BeagleBone | Jason Kridner

Interview: Jason Kridner Discusses The BeagleBone Black

July 9, 2013
Jason Kridner talks to Technology Editor Bill Wong about the $45 BeagleBone Black module that runs Texas Instrument's 1 GHz Sitara AM335x processor.

Developers looking to try their hand at embedded development have a range of low cost options such as Arduino, Raspberry Pi and the BeagleBone (see Arduino, Raspberry Pi or BeagleBone?). One of the latest platforms is the BeagleBone Black (Fig. 1) that replaces the original and popular BeagleBone.

Jason Kridner is a software architecture manager for embedded processors at Texas Instruments (TI). He has done some interesting things with TI's chips and boards (watch BeagleBone and Some Fun Applications with BeagleBoard).Now, he turns his attentino to the BeagleBone Black.

Wong: What is BeagleBone Black?

Kridner: BeagleBone Black is an open-source (hardware and software) Linux computer (Fig. 1). Based on the Sitara AM335x ARM Cortex-A8 processor from Texas Instruments Incorporated (TI), BeagleBone Black runs at 1 GHz performance and is available for $45. With BeagleBone Black, everyone from hobbyists to experienced developers can take the board from the box to developing in less than five minutes.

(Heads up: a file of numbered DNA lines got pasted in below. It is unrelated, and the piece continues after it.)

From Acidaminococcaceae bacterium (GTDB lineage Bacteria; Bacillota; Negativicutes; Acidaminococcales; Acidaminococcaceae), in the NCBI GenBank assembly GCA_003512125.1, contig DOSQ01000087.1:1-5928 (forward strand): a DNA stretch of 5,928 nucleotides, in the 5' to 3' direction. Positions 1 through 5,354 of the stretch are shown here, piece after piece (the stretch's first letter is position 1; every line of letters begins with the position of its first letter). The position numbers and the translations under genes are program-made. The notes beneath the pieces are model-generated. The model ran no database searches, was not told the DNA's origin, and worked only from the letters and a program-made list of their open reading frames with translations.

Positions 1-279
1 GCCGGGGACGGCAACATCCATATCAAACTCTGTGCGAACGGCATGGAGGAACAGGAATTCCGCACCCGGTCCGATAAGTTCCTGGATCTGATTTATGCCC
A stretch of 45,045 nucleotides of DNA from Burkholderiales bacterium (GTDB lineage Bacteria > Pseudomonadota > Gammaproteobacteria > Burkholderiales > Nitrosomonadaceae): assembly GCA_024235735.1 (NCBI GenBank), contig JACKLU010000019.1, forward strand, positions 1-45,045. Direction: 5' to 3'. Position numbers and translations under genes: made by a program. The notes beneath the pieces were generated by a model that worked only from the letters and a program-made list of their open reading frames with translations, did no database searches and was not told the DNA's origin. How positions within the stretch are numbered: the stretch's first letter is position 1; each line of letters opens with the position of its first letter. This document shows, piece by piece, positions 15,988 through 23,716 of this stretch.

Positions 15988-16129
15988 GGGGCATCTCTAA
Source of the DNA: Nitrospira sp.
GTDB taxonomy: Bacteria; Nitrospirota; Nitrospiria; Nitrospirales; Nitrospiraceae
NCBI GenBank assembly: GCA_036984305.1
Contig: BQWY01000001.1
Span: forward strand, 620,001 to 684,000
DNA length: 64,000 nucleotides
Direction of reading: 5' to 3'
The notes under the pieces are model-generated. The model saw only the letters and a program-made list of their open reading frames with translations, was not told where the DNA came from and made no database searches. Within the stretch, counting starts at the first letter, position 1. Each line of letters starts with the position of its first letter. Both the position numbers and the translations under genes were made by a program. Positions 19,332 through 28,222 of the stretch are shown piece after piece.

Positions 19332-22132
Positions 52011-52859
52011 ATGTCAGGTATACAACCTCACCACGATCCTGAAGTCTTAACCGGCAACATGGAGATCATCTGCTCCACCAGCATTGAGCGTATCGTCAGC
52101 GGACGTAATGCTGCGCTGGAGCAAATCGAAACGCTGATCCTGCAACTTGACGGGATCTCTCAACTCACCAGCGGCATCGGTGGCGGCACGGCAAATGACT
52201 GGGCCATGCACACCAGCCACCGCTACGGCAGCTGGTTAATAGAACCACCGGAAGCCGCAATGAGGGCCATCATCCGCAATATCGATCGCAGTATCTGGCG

Wong: What software does BeagleBone Black come with?

Kridner: BeagleBone Black comes pre-loaded with Yocto-compatible Ångström Distribution Linux operating system software, including Cloud9 IDE with BoneScript library that kickstarts development. The provided Linux distribution also includes a wide variety of developer tools such as a C/C++ compiler, Python interpreter, editors, build tools and hundreds of open-source libraries, including OpenCV. The board is further supported by community developers who provide many open-source software options such as Android and most major Linux distributions, including Ubuntu and Fedora.

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Wong: How easy is it to get started with BeagleBone Black?